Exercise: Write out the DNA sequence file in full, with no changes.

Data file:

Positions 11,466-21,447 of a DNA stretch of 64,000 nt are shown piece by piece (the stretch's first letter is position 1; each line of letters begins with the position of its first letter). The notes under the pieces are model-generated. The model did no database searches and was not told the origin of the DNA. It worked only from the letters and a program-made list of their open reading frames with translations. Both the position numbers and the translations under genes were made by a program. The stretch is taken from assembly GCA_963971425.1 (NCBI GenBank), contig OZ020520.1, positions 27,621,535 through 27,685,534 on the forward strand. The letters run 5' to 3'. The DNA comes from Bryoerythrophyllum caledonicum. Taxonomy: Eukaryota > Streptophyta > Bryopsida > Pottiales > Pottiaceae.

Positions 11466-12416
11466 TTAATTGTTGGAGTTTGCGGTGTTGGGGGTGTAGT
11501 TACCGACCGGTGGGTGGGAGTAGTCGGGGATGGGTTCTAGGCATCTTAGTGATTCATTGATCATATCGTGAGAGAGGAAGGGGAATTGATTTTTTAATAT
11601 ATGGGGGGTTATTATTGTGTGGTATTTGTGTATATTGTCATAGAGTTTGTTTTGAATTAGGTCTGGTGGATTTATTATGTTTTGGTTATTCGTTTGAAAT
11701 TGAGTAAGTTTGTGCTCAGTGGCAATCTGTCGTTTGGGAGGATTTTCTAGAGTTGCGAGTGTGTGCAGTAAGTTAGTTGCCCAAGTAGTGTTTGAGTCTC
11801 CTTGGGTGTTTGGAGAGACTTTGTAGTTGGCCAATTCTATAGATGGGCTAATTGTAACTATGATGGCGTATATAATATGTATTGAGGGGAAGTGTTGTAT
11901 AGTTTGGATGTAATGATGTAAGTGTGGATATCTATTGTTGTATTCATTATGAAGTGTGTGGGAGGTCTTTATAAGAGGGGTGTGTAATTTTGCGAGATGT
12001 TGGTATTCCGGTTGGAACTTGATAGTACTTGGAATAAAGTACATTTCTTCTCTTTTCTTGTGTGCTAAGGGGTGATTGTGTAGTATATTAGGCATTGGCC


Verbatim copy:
Positions 11,466-21,447 of a DNA stretch of 64,000 nt are shown piece by piece (the stretch's first letter is position 1; each line of letters begins with the position of its first letter). The notes under the pieces are model-generated. The model did no database searches and was not told the origin of the DNA. It worked only from the letters and a program-made list of their open reading frames with translations. Both the position numbers and the translations under genes were made by a program. The stretch is taken from assembly GCA_963971425.1 (NCBI GenBank), contig OZ020520.1, positions 27,621,535 through 27,685,534 on the forward strand. The letters run 5' to 3'. The DNA comes from Bryoerythrophyllum caledonicum. Taxonomy: Eukaryota > Streptophyta > Bryopsida > Pottiales > Pottiaceae.

Positions 11466-12416
11466 TTAATTGTTGGAGTTTGCGGTGTTGGGGGTGTAGT
11501 TACCGACCGGTGGGTGGGAGTAGTCGGGGATGGGTTCTAGGCATCTTAGTGATTCATTGATCATATCGTGAGAGAGGAAGGGGAATTGATTTTTTAATAT
11601 ATGGGGGGTTATTATTGTGTGGTATTTGTGTATATTGTCATAGAGTTTGTTTTGAATTAGGTCTGGTGGATTTATTATGTTTTGGTTATTCGTTTGAAAT
11701 TGAGTAAGTTTGTGCTCAGTGGCAATCTGTCGTTTGGGAGGATTTTCTAGAGTTGCGAGTGTGTGCAGTAAGTTAGTTGCCCAAGTAGTGTTTGAGTCTC
11801 CTTGGGTGTTTGGAGAGACTTTGTAGTTGGCCAATTCTATAGATGGGCTAATTGTAACTATGATGGCGTATATAATATGTATTGAGGGGAAGTGTTGTAT
11901 AGTTTGGATGTAATGATGTAAGTGTGGATATCTATTGTTGTATTCATTATGAAGTGTGTGGGAGGTCTTTATAAGAGGGGTGTGTAATTTTGCGAGATGT
12001 TGGTATTCCGGTTGGAACTTGATAGTACTTGGAATAAAGTACATTTCTTCTCTTTTCTTGTGTGCTAAGGGGTGATTGTGTAGTATATTAGGCATTGGCC